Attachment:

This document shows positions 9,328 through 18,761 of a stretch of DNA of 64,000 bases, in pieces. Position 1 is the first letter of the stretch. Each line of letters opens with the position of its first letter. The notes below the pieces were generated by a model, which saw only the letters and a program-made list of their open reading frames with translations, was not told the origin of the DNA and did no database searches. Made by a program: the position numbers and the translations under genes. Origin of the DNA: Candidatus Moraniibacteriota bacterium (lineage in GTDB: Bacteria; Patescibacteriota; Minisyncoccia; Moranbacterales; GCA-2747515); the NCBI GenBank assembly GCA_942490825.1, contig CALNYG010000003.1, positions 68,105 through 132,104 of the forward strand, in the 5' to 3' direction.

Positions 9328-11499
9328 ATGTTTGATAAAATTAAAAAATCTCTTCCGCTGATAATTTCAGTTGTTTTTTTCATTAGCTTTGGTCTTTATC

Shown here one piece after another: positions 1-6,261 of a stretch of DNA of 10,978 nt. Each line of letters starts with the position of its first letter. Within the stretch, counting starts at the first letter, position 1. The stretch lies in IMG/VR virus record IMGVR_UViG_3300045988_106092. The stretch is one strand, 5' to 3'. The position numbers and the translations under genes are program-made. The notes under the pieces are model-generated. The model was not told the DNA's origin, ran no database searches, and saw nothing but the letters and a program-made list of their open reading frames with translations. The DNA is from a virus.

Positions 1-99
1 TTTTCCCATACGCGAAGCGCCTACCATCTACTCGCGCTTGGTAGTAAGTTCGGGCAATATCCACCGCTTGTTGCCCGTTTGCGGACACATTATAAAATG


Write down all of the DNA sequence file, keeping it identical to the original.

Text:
This document shows positions 9,328 through 18,761 of a stretch of DNA of 64,000 bases, in pieces. Position 1 is the first letter of the stretch. Each line of letters opens with the position of its first letter. The notes below the pieces were generated by a model, which saw only the letters and a program-made list of their open reading frames with translations, was not told the origin of the DNA and did no database searches. Made by a program: the position numbers and the translations under genes. Origin of the DNA: Candidatus Moraniibacteriota bacterium (lineage in GTDB: Bacteria; Patescibacteriota; Minisyncoccia; Moranbacterales; GCA-2747515); the NCBI GenBank assembly GCA_942490825.1, contig CALNYG010000003.1, positions 68,105 through 132,104 of the forward strand, in the 5' to 3' direction.

Positions 9328-11499
9328 ATGTTTGATAAAATTAAAAAATCTCTTCCGCTGATAATTTCAGTTGTTTTTTTCATTAGCTTTGGTCTTTATC

Shown here one piece after another: positions 1-6,261 of a stretch of DNA of 10,978 nt. Each line of letters starts with the position of its first letter. Within the stretch, counting starts at the first letter, position 1. The stretch lies in IMG/VR virus record IMGVR_UViG_3300045988_106092. The stretch is one strand, 5' to 3'. The position numbers and the translations under genes are program-made. The notes under the pieces are model-generated. The model was not told the DNA's origin, ran no database searches, and saw nothing but the letters and a program-made list of their open reading frames with translations. The DNA is from a virus.

Positions 1-99
1 TTTTCCCATACGCGAAGCGCCTACCATCTACTCGCGCTTGGTAGTAAGTTCGGGCAATATCCACCGCTTGTTGCCCGTTTGCGGACACATTATAAAATG